There are a number of technical or unfamiliar terms that are used in the construction and management of upland paths. We've put together this simple glossary to cover the main terms that you might come across to describe the features on these paths in Scotland:

Abutment: the base on which a bridge is laid. Abutments may be dry-stone or cemented.

Aggregate: surfacing material, a mixture of fine granules and larger stones, some clay content helps to bind the aggregate, but in the Cairngorms this can be hard to find.

Anchor bar: large stone dug into gravel path to both stabilise path and reduce gradient by introducing a step.

Base: cobble or boulders, usually smashed and compacted, as the base layer of the path. If this is exposed it is a good sign that water is causing problems.

Blocker: a stone, mound or clump of vegetation strategically placed on the edge of a path to guide walkers onto a desired line, i.e. the path surface; should work as a peripheral visual guide rather than a physical barrier.

Braid: additional path line or lines developed alongside the original path line; strong indicator that walkers find the path line uncomfortable to walk on, e.g. because water has washed out the path surface exposing nasty boulders beneath, or because a path line fills with snow or ices up.

Cross drain: a stone-built open drain that carries water across the path; usually stone lined with splash plates at the down-flow side and feeder ditch(es) above; also functions to catch water flowing down a path.

Culvert: a closed cross drain; a historic feature often hard to spot – look out for tell-tale green sward on the outflow side. In some places plastic pipes have been used to create culverts – these should have stone ‘headwalls’ at either side to disguise the pipe.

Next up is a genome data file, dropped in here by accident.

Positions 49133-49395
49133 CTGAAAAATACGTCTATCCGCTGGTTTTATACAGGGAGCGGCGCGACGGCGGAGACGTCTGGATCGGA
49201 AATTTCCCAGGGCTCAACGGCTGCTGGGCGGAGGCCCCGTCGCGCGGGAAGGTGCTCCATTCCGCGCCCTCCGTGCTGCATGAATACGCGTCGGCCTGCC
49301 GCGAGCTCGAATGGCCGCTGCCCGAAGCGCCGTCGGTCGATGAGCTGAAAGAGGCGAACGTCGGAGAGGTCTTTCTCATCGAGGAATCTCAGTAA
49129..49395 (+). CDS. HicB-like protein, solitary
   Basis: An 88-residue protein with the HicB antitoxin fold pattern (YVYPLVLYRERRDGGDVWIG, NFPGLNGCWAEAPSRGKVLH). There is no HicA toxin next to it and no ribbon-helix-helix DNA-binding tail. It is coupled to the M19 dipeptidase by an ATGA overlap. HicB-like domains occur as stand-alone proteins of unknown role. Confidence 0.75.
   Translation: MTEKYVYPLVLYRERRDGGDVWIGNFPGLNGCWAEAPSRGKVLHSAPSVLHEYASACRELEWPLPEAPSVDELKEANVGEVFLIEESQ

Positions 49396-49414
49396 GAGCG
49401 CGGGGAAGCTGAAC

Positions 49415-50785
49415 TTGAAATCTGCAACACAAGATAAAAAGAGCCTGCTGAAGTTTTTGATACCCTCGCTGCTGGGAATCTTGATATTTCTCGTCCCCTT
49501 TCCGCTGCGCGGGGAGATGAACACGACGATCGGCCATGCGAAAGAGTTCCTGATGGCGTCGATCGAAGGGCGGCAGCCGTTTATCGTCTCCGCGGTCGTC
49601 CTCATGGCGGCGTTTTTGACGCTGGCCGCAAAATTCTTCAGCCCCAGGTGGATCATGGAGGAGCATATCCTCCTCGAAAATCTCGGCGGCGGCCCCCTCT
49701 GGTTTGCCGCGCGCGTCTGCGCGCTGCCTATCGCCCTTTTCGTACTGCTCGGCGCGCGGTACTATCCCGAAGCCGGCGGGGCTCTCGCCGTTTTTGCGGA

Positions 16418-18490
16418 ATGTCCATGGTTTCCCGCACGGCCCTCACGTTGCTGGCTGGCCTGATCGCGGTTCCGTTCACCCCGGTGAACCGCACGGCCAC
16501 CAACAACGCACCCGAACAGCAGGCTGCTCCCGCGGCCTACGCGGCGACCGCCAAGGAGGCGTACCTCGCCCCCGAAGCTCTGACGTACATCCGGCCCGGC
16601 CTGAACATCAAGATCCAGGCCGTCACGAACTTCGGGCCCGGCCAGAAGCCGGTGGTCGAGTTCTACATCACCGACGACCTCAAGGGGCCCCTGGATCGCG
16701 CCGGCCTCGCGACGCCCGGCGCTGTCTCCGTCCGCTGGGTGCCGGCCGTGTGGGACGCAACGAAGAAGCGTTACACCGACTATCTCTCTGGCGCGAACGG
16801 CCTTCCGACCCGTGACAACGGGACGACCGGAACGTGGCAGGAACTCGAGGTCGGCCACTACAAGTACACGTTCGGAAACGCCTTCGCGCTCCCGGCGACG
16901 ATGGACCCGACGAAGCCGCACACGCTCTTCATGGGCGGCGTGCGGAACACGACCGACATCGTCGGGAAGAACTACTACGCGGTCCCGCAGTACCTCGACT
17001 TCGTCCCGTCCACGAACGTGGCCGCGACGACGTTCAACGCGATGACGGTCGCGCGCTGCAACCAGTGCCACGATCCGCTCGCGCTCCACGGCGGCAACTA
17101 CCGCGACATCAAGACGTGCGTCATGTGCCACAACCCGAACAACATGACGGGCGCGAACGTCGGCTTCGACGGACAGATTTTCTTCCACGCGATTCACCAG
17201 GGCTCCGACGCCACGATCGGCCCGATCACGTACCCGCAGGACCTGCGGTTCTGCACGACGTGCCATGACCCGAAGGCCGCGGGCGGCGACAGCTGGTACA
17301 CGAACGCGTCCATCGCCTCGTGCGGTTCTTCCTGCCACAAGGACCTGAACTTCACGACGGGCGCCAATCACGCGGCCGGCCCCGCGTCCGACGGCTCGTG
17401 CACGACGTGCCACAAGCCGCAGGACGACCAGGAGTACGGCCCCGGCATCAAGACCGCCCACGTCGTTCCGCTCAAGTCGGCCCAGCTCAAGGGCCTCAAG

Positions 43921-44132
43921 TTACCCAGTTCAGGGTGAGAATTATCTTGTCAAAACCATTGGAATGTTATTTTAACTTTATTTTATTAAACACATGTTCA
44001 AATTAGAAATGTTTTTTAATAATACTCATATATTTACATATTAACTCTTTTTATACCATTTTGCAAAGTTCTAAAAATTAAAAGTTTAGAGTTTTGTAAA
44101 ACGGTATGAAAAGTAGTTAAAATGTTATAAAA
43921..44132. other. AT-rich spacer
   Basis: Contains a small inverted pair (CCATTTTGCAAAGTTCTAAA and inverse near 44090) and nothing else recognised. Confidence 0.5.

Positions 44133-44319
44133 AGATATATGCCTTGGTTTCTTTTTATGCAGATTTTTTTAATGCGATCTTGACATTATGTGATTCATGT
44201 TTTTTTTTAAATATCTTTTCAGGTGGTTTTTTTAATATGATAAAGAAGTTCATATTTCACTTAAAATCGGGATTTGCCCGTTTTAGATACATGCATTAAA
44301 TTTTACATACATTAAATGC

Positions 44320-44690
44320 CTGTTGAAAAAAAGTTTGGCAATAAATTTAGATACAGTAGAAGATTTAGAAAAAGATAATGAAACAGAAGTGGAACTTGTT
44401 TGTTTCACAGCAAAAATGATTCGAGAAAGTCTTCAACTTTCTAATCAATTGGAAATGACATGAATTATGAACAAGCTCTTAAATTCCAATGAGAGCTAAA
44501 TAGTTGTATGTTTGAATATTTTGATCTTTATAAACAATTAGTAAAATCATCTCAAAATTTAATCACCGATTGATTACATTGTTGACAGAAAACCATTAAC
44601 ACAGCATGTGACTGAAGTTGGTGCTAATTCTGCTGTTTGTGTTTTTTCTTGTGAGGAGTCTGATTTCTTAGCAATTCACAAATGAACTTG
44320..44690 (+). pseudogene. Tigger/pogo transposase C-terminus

Desire line: the route walkers want to take; influenced by trying to take the shortest / easiest route.

Ditches/drains: dug to catch and guide water, to keep it off the path; may be lateral (running alongside the path) or catching water further away from the path.

Dynamism: some paths are much more susceptible to change (dynamic) due to their location or features. The rate of change is important in judging when to intervene.

Gullying: the process whereby a path loses surfacing, usually through water flow, exposing a sub-soil that is unattractive to walkers – this often leads to braiding...

Pitching: a path surface constructed of carefully laid stones that lock together; hard-wearing but intrusive in wild landscapes.

Revetment: a tier or tiers of stones built to support the edge of a path.

Re-vegetation: transplanting of turves to cover over and restore ground damaged by trampling.

Scour: the process of path surface loss as a result of water flowing down the path.

Silt trap: a stone-built, square “open box” that traps gravel at the outflow of a cross drain or water bar.

Water bar: a stone-built barrier across the path to divert surface water. Loose surfacing often builds up along the bar reducing its effectiveness. This material can be used on the downhill side of the bar to replace surfacing.

For further information take a look at:

Upland Pathwork - Construction Standards for Scotland (UPAG 1999) – includes a bigger glossary!
Upland Path Management (UPAG 2003) – description of survey methodologies